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Early dexamethasone exposure has long-term neurodevelopment, neuroendocrine effects

(June 28, 2004) -- Bethesda, MD -- Any parent of a newborn with extremely low birth weight (ELBW) faces the possibility that their child will be diagnosed with severe respiratory distress syndrome, which results in ventilator and/or oxygen dependency, and subsequent onset of chronic lung disease. Until recently, early administration of a prolonged course of postnatal dexamethasone was recommended to decrease the pulmonary inflammatory process during the early neonatal period. This approach changed, however, following a Taiwanese study that demonstrated a significant increase in neurodevelopmental dysfunction in neonates treated with dexamethasone.

Background

The Taiwanese conclusions were reached within the context that the window of exposure to dexamethasone in critically ill ELBW infants spans an extensive period of perinatal viability, ranging from 24 to 40 weeks post-conception. It is during this time that the human brain undergoes significant structural and functional transformations, thereby making it particularly vulnerable to external influences.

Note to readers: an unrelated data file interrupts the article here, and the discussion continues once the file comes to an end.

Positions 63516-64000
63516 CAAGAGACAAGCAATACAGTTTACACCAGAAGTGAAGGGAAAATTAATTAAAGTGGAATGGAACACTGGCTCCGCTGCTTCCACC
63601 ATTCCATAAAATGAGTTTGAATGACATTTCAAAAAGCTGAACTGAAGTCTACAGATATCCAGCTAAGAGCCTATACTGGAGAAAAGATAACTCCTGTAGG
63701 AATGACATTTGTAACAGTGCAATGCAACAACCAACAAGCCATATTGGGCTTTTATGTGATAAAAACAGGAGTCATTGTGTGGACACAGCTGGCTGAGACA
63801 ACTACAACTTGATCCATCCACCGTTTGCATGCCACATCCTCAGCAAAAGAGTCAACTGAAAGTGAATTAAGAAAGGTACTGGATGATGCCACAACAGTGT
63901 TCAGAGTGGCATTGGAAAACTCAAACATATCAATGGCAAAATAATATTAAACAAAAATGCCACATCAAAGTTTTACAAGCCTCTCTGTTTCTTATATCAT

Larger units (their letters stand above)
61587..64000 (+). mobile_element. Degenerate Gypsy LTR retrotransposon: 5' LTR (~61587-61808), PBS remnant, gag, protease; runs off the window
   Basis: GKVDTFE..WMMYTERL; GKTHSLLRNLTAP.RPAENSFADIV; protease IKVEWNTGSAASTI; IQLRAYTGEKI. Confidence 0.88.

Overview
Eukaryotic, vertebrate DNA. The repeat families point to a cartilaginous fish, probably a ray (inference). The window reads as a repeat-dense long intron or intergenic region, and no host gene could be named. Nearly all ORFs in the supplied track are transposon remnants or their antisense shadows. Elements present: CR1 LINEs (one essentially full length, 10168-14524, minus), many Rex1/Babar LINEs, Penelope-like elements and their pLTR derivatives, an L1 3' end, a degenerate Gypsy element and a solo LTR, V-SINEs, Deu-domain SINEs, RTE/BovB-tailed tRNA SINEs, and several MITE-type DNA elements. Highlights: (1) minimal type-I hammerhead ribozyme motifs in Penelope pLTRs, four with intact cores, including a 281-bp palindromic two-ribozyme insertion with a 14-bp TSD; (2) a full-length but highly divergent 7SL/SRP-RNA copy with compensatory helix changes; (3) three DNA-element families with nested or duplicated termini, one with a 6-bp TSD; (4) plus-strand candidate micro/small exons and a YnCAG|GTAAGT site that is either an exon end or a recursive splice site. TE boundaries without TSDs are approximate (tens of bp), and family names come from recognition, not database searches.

Clinical studies examining acute dexamethasone effects on physiology and central nervous system function in premature infants have been limited.

Past research into premature infants who received prolonged dexamethasone therapy experience reduced linear growth, decreased weight gain, and smaller head circumferences. During the acute phase of dexamethasone exposure, changes in gross neuromotor function have also been noted. As a result, use of dexamethasone to improve pulmonary function in ventilator-dependent ELBW infants is undergoing significant modification towards more judicious treatment dexamethasone therapy is given less often and shorter courses are now used.

The concern remains that little is known about dexamethasone effects on long-term neurodevelopment. For obvious reasons, human testing is not desired. Researchers have previously developed a rat mo
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Contact: Mayer Resnick
mresnick@the-aps.org
301-634-7209
American Physiological Society
29-Jun-2004


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